Over the course of this week, I met with many, many cyclists and their bikes. I am honoured to meet these people and to be given such marvellous stories so freely and so eagerly. They cannot know how they have touched me, or their influence as this book builds momentum. If even one person reads one story and takes pause in an ill-formed opinion, it will be amazing!

Wednesday night found me visiting the CNIB building on Bayview, where the Trailblazers were having their spring Open House. I met with the president of the organization and his dog. I was treated to the most remarkable tales of being enabled and in turn enabling others. Did you know there’s a way to ride a mountain bike blind without assistance? I’m not talking tandem, either. He’s probably had fewer accidents than I have! The dog was no slouch either.

On Friday afternoon, I was delighted to meet an eager fellow who rides all over the city, hands-free. I thought he was being whimsical until he demonstrated some of his techniques, which he has perfected over the years. He rode powerfully, with graceful strokes. It was probably the most beautiful thing I have ever seen done on a beater bike. Further, he has promised to take me out and teach me to ride so joyfully. I can’t wait!

April 1: Jet Fuel Cafe’s 19th anniversary! I had been alerted to this event because I had had some trouble getting the messenger community to sit still long enough for an interview. Messenger + beer = interview. My photographer and I had a marvellous time hearing stories, getting photos of messengers with their bikes, and just taking in the vibe of the cafe. The sidewalk alone was magic: all those bike souls locked against each other in such mayhem. One of my interviewees the week before had confided in me that, while outsiders perceive there to be a certain messenger style of bicycle, this is just a myth. The sidewalk was a testament to the extraordinary variety of bikes used. The place hummed with bike energy.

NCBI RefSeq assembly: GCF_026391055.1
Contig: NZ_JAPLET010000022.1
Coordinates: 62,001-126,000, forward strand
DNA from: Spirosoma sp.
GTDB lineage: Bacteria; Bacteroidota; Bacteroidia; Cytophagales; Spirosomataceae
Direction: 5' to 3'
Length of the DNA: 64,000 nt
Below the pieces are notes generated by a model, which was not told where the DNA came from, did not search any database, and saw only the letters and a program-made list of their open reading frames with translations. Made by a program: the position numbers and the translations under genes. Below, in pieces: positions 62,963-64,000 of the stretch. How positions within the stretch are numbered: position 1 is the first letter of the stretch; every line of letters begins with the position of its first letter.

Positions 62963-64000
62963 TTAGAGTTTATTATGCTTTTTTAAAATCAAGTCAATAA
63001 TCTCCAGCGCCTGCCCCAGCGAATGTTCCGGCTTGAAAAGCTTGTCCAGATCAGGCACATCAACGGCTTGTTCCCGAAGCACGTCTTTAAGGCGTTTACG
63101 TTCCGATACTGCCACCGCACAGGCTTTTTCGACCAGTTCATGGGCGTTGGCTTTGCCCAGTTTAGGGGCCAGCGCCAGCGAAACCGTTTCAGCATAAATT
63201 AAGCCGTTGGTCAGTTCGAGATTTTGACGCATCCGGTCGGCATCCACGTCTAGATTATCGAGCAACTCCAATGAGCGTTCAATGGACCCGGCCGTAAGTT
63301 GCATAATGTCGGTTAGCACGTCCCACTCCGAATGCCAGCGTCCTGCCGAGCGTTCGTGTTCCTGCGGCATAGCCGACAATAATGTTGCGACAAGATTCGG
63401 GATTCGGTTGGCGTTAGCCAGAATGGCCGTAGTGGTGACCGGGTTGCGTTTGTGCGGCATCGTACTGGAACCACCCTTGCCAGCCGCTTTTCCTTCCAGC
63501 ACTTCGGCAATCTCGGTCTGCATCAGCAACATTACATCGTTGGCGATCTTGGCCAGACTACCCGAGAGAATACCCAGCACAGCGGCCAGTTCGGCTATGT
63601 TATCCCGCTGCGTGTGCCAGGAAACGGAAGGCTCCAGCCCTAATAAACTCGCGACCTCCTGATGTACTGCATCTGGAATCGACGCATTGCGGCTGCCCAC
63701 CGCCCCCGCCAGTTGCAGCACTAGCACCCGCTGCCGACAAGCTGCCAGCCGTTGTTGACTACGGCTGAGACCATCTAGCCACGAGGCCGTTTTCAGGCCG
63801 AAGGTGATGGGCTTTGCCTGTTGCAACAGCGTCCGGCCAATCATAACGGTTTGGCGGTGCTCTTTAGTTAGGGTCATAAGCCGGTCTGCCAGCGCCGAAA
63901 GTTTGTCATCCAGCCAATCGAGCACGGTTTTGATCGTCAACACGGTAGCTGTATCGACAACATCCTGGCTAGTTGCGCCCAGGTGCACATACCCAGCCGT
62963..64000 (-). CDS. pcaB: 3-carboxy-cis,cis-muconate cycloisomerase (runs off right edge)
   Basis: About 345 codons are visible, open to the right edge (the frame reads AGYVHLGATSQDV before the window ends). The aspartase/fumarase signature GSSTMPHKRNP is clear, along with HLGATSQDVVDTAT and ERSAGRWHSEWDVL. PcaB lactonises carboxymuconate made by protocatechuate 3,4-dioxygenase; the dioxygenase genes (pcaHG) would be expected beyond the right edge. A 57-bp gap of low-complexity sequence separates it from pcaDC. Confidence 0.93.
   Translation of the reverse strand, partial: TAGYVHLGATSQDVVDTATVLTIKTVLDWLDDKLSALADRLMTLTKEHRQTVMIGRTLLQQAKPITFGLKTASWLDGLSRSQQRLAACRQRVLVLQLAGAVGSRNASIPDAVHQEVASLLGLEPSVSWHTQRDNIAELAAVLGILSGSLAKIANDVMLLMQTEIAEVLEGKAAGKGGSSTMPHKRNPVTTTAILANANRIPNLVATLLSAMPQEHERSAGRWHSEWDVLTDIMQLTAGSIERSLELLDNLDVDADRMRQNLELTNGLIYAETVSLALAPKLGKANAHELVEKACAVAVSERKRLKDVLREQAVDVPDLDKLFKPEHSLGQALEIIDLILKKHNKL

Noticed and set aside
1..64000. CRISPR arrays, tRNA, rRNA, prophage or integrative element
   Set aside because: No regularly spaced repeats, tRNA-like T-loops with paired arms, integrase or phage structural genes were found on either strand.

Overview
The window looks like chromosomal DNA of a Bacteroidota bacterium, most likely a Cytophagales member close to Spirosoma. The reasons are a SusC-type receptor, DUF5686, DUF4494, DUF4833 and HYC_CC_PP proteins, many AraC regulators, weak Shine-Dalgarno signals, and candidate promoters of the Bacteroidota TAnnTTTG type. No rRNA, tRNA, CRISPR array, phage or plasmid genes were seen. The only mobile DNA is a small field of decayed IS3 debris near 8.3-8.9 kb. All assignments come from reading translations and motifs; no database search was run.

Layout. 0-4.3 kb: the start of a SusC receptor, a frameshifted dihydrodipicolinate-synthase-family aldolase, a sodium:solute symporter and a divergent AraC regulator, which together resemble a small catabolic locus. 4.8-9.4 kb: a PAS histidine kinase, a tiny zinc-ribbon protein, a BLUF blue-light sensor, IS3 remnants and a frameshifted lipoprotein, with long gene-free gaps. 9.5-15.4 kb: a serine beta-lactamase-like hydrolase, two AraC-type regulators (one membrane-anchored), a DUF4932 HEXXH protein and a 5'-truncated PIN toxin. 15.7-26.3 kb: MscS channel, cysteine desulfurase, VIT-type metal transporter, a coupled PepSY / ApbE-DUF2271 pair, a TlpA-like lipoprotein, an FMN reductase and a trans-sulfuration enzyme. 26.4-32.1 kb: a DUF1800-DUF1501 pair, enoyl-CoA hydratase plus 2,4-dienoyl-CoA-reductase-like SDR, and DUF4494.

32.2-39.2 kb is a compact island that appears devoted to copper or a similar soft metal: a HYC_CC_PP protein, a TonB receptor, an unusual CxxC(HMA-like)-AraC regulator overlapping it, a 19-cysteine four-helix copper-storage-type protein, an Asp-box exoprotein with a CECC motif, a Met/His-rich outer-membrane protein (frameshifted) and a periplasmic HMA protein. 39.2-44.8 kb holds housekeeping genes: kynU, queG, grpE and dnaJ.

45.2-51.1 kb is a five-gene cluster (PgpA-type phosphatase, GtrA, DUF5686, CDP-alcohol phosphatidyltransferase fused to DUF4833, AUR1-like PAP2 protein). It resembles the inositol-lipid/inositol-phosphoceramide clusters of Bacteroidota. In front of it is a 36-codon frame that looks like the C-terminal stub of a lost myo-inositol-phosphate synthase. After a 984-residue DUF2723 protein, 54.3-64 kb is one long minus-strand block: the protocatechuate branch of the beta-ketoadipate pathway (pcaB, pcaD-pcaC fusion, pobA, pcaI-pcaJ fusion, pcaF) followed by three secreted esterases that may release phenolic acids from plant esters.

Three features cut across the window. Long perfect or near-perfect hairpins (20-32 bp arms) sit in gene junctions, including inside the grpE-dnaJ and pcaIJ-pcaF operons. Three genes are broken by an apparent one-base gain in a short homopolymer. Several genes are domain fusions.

We met with several messengers, some of whom described the dangerous elements of their job. When I asked why they stayed, they looked calmly into my eyes and said, “Because I love cycling.” Next time you see a messenger, smile. They are diamonds in the rough and this city is extremely lucky for their diligence, their kindness, and their warmth.

Speaking of luck, my photographer happened to spot a fellow he knew in high school among the milling throng. On a strong hunch, we went over to meet this man, and we are now on the cusp of an interview with him: he happens to be the director of the JetFuel racing team. Beside him stood another young man, whom the director recommended for an interview. When I asked the young man if he was interested, he pointed to one of the new posters on the wall above his head and said simply, “That’s me!” Right. Good enough for me.

And in case you’re wondering, I got home at 12:30AM to find the Taddle Creek tweet: Beer’s gone at the Jet Fuel party.” Mission accomplished, once again.

On Sunday afternoon, I met the most charitable young man. He immigrated from Mexico, where he began his cycling experience by riding the exotic, tropical mountain trails. On his arrival here he discovered the Don Trail, where he just wants to be in sync with the trail and the universe, on his bike. We spent the most amicable lunch swapping stories and bike vibes. I went away feeling invigorated.

Later in the day, I found myself in Kensington Market staring at the most elegant bike I have ever seen. The man was another immigrant, this time from Poland. It was like the man and his fixie had stepped from the cover of GQ and I was being entertained with bike stories from a different era.

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